Maltese women are among the most likely to experience severe violence which has consequences on their health a European index, published today by the European Institute for Gender Equality (EIGE) reveals.
The positive news from the report-which is largely based on 2012 statistics- is that the prevalence of gender violence in Malta is lower than the European average. The percentage of Maltese women who speak out and report the perpetrator to the police is also higher than the European average.
The bad news is that Maltese women are more likely to suffer health consequences when they are attacked. Malta ranks among the top five countries when it comes to severity of violence against women.
These statistics suggests that a misogynistic culture of extreme violence against women has deep roots in Malta. A recent case of a women who was literally buried alive in a Kalkara cave was a reminder of how brutal this culture can be.
Official statistics show reported cases of domestic violence increasing from the 1024 cases reported in 2013, rising to 1,272 cases in 2016. 579 cases reported in 2016 involved minor injuries while 31 cases involved serious injury.
But misogyny is not limited to cases of domestic violence. It is also surfacing in the social media particularly in threats of violence directed against women in public life.
The most recent threat was reserved to MEP Roberta Metsola who deserved to be burnt alive, according to a facebook comment. The Occupy Justice protesters were likened to prostitutes and invited to take their protest to Strait Street by former GWU general secretary and government consultant Tony Zarb.
During her life Daphne Caruana Galizia was often vilified as a “witch” a favourite motif of the misogynistic mind-frame harking back to the witch hunts, a title which is often reserved for dangerous women who upset the patriarchial order by their audacity.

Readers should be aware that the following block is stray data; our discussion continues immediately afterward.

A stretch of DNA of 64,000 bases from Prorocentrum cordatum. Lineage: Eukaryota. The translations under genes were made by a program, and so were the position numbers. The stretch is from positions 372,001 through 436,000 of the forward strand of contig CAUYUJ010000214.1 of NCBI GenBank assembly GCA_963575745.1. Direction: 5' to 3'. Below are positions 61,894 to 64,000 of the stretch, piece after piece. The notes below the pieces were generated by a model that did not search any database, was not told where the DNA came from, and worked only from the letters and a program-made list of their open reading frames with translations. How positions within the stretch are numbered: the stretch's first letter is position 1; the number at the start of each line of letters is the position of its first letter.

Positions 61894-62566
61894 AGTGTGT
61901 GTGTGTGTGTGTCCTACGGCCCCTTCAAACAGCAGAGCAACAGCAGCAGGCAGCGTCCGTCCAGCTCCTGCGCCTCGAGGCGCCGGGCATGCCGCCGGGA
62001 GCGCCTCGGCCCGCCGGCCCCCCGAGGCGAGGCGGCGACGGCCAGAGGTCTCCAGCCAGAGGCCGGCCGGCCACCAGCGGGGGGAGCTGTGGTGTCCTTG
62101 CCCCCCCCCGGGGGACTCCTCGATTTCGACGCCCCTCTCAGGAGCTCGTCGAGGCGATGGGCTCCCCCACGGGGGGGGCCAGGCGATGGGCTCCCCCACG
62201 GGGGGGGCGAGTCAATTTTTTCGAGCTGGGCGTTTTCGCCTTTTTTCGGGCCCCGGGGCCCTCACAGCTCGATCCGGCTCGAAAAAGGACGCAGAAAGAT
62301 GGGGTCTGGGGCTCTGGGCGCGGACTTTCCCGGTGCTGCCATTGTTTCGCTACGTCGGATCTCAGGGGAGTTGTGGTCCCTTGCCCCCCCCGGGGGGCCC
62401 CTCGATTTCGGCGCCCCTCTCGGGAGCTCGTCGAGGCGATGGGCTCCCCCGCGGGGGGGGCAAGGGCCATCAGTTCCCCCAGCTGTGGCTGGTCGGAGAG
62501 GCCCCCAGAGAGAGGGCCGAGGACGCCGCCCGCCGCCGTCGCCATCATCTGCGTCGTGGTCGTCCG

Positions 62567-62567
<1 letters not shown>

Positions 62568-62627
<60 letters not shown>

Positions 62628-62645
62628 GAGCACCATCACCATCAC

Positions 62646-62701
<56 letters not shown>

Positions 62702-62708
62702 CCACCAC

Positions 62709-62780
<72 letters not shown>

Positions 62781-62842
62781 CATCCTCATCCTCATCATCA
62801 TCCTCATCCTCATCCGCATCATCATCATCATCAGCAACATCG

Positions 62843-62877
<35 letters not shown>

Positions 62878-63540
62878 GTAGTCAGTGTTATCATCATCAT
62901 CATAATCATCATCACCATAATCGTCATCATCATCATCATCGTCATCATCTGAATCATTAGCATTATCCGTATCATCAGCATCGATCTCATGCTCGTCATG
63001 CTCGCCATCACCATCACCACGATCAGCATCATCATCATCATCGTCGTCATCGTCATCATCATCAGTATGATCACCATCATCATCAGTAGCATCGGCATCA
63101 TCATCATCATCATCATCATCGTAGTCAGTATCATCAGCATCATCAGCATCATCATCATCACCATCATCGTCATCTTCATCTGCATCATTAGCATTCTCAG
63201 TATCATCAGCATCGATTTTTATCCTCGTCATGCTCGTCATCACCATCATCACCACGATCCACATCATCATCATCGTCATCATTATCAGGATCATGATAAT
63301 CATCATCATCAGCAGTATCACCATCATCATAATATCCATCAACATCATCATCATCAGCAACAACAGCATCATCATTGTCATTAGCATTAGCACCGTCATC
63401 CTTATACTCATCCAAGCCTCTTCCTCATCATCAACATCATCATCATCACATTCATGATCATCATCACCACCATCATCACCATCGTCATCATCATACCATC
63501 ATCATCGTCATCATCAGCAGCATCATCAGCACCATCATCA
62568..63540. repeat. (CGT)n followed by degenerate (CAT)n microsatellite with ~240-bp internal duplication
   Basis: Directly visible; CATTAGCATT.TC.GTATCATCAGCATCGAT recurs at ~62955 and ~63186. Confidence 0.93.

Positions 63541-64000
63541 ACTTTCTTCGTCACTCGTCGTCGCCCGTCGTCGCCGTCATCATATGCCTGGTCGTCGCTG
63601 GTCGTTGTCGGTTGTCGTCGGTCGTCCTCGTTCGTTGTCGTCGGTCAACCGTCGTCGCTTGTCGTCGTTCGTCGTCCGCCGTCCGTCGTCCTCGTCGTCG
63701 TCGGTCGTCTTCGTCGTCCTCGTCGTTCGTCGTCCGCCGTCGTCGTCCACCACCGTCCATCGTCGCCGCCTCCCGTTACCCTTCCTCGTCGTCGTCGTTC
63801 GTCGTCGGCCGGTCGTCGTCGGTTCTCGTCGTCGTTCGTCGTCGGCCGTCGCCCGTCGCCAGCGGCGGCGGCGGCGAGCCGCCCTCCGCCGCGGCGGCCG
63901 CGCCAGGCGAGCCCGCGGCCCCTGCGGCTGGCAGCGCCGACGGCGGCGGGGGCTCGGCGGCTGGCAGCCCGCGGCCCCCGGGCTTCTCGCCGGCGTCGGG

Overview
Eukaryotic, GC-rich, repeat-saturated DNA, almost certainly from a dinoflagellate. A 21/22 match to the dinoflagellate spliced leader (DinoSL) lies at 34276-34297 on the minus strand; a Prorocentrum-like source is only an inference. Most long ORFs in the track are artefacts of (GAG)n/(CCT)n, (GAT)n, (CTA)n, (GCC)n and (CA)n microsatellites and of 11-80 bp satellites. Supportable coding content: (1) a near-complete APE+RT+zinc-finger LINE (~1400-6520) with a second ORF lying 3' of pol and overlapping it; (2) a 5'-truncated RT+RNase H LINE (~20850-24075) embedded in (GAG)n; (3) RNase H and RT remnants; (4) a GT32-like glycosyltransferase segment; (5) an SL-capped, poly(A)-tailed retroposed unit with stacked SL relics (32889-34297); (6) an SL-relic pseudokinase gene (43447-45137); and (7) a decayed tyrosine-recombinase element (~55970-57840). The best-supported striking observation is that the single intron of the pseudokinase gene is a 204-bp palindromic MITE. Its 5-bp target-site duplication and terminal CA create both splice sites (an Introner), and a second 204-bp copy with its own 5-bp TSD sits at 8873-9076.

In the past President Agatha Barbara was also vilified for her assertiveness and defiance of gender stereotypes.
Confronting the many facets of this misogynistic culture is a national imperative. One positive initiative in this sense was taken by the President’s Foundation for the Wellbeing of Society which saw four Maltese footballers joining the appeal to stop gender-based violence.
While progress has been made with regards to laws against domestic violence, this also has to be reflected in daily policing with reports of domestic violence being addressed in a more serious, effective and timely manner. All members of the police force must be trained on how to tackle these issues. Sexism in the police force has to be rooted out for women to trust them.
The courts must also be stricter. According to Roberta Lepre, director of Victim Support Malta, “the majority of offenders still get away with impunity”.
But while updating laws and ensuring a better enforcement of them is important, what the country needs is to wage a cultural battle against misogyny in its many facets. For as long as a segment of males hates women or treats them as inferiors or sexual objects, women in general will not be able feel safe in their daily lives and confident enough to take on a public role.